Hypersensitivity and allergic reactions (2% or less) have been reported with paroxetine use. The most common dermatologic reactions reported during adult clinical trials include hyperhidrosis (6 to 14%), rash (unspecified) (2 to 3%), flushing (1 to 4%), atopic dermatitis (1%), and pruritus (1% or more). During pediatric trials, hyperhidrosis occurred in 2% or more of patients at a rate at least twice that of placebo. The following allergic reactions occurred more frequently in those receiving immediate-release paroxetine than placebo in clinical trials: allergic reaction (unspecified, 2%). Serious reactions are not common; during clinical trials, anaphylaxis/anaphylactoid reactions (0.1 to 1%) were infrequent and angioedema, erythema multiforme, and exfoliative dermatitis were rare (less than 0.1%). Other infrequent (0.1 to 1%) dermatologic events reported include acne vulgaris, alopecia, contact dermatitis, xerosis, eczema, herpes simplex, photosensitivity, and urticaria. Rare events (less than 0.1%) included erythema nodosum, fungal dermatitis, furunculosis, herpes zoster, hirsutism, maculopapular rash, seborrhea, skin discoloration, skin hypertrophy, skin ulcer, decreased sweating, and vesiculobullous rash (vesicular rash or bullous rash). During postmarketing use, Stevens-Johnson syndrome (SJS), toxic epidermal necrolysis (TEN), laryngospasm, and allergic alveolitis (also known as hypersensitivity pneumonitis) have been reported; however, the frequencies are unknown and causality to the drug has not been established.[28260] [43998] [43999] Drug Reaction with Eosinophilia and Systemic Symptoms (DRESS) has been reported during postmarketing use of paroxetine according to the Food and Drug Administration (FDA) Adverse Event Reporting System (FAERS).[62974] Manifestations of DRESS typically include pyrexia, rash, facial swelling, and/or lymph node involvement in conjunction with other organ system abnormalities including hepatitis, nephritis, hematologic abnormalities, myocarditis, or myositis. Eosinophilia is often present. Early manifestations of DRESS such as pyrexia and lymph node involvement may be present without evidence of a rash. Paroxetine should be promptly discontinued and appropriate medical treatment should be initiated in patients presenting with a rash or symptoms indicative of DRESS in whom an unrelated etiology cannot be identified.[62975] [62976] In clinical trials of the 7.5 mg/day dose for vasomotor symptoms associated with menopause, dermatologic effects were not reported.[55186]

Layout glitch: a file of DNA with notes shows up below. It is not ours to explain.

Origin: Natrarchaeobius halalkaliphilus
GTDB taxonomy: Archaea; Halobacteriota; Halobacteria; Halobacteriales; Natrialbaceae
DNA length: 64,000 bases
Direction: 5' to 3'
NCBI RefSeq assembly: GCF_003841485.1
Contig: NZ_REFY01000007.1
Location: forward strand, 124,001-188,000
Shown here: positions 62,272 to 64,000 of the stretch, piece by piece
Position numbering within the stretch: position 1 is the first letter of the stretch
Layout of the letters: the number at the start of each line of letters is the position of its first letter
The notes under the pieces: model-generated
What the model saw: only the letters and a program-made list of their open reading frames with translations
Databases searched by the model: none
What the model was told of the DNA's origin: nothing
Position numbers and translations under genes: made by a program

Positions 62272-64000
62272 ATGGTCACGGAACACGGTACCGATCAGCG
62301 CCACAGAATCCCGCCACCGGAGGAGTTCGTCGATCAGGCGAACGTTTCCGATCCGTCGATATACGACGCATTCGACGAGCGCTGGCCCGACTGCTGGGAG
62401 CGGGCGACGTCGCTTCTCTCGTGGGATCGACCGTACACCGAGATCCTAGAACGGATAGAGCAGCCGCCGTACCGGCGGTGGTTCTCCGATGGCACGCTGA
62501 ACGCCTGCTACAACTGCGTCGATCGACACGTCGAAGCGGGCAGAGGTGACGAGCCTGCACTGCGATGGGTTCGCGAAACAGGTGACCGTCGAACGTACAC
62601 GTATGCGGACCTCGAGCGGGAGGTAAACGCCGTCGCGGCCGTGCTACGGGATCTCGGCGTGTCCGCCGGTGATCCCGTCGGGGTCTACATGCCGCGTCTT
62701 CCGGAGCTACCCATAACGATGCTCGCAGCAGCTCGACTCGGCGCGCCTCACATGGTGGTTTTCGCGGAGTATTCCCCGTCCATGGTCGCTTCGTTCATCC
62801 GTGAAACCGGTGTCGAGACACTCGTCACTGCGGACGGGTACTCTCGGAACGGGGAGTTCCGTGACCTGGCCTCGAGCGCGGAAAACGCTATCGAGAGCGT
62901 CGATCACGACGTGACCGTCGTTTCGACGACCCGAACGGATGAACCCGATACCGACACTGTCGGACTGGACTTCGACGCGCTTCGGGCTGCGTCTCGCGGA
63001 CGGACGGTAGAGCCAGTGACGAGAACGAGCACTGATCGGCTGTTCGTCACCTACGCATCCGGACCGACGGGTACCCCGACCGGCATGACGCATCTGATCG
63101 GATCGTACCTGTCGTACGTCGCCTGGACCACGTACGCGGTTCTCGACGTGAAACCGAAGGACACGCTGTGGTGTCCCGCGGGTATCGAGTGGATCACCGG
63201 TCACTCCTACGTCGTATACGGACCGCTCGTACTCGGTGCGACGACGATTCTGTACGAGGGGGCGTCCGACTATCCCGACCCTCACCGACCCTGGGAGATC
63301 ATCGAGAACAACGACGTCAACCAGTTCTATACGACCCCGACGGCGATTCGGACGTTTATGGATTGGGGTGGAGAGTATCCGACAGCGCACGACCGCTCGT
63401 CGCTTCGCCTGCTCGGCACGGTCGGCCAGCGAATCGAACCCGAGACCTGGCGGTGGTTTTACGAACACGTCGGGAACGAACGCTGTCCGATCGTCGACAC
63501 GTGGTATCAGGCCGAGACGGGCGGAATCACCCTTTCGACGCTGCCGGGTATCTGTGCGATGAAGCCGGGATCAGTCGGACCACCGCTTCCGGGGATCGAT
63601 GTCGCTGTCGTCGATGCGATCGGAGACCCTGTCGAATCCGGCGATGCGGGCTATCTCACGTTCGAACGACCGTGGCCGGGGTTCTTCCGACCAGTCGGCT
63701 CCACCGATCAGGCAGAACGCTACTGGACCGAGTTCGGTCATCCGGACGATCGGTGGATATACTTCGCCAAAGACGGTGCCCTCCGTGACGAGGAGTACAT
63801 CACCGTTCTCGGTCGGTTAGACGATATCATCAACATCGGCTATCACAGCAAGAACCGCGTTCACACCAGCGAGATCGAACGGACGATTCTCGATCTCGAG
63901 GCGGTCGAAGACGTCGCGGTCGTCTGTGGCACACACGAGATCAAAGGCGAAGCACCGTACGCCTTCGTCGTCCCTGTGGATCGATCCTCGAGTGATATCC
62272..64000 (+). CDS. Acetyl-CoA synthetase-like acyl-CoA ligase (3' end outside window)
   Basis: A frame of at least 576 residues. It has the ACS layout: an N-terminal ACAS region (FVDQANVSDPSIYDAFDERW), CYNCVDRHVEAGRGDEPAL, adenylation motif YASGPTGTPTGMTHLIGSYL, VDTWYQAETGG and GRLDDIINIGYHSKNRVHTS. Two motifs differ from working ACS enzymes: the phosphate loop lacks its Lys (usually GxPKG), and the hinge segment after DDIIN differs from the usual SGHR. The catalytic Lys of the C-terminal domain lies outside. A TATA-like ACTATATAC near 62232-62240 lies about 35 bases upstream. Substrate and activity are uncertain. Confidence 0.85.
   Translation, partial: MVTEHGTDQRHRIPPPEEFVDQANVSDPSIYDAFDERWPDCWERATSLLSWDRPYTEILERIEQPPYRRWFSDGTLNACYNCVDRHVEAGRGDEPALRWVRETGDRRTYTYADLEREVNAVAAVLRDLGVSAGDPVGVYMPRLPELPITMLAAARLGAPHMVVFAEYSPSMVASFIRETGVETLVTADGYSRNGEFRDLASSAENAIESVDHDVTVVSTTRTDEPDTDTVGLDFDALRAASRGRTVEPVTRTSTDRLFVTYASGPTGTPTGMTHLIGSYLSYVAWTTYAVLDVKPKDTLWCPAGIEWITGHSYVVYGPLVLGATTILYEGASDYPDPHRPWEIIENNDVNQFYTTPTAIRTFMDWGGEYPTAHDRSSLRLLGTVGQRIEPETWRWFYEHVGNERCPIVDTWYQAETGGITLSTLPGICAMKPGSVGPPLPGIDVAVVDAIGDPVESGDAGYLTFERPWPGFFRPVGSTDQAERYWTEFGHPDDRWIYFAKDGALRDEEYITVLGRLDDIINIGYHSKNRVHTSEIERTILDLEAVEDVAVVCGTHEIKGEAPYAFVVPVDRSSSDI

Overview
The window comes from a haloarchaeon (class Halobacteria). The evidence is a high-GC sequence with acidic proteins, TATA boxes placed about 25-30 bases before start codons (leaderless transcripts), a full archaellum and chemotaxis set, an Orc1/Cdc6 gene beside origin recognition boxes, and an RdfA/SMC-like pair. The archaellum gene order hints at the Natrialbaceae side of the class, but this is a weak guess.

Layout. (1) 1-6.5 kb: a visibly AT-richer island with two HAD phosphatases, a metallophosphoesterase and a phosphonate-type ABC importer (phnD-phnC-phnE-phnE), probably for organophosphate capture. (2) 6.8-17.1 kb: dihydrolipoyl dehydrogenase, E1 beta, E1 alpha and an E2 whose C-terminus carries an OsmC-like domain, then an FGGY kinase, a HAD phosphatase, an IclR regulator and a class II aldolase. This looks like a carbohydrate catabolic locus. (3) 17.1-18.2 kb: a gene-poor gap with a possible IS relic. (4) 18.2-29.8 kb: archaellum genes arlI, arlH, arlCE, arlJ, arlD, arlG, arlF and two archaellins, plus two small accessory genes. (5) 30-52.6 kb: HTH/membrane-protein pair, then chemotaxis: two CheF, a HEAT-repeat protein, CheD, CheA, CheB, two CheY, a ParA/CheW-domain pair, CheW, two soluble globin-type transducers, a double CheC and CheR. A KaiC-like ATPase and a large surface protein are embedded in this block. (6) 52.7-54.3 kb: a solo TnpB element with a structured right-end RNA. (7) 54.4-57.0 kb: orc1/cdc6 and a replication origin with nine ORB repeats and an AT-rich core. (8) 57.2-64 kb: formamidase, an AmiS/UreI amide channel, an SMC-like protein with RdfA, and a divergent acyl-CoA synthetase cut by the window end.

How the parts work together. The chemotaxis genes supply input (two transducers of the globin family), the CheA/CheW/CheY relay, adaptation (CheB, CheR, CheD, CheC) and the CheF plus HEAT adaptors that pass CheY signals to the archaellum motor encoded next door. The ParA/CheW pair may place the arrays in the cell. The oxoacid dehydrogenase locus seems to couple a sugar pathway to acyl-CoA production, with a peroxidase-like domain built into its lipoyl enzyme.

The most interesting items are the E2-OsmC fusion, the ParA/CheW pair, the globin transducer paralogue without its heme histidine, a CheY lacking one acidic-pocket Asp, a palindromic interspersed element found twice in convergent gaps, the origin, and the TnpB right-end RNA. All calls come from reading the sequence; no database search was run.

Rhinitis (3 to 4%), pharyngitis (4%), infection (unspecified) (5 to 8%), unspecified respiratory disorder (7%), increased cough (1 to 2%), bronchitis (1 to 2%), pharyngitis (more than 1%), and sinusitis (4 to 8%) have been reported during adult clinical trials of paroxetine. Respiratory/infectious effects reported in 0.1 to 1% of patients during premarketing evaluation include asthma (bronchospasm), bronchitis, dyspnea, flu syndrome, hyperventilation, fever, laryngitis, pneumonia, and sepsis. Rare events (less than 0.1%) reported include emphysema, hemoptysis, hiccups, pulmonary fibrosis, pulmonary edema, increased sputum, stridor, and voice alteration (dysphonia). Hypersensitivity reactions affecting the airway including laryngismus and allergic alveolitis/pneumonitis have been reported with postmarketing use.[28260] [43998] [43999] In clinical trials of the 7.5 mg/day dose for vasomotor symptoms associated with menopause (Brisdelle), respiratory effects and infections were not reported.[55186]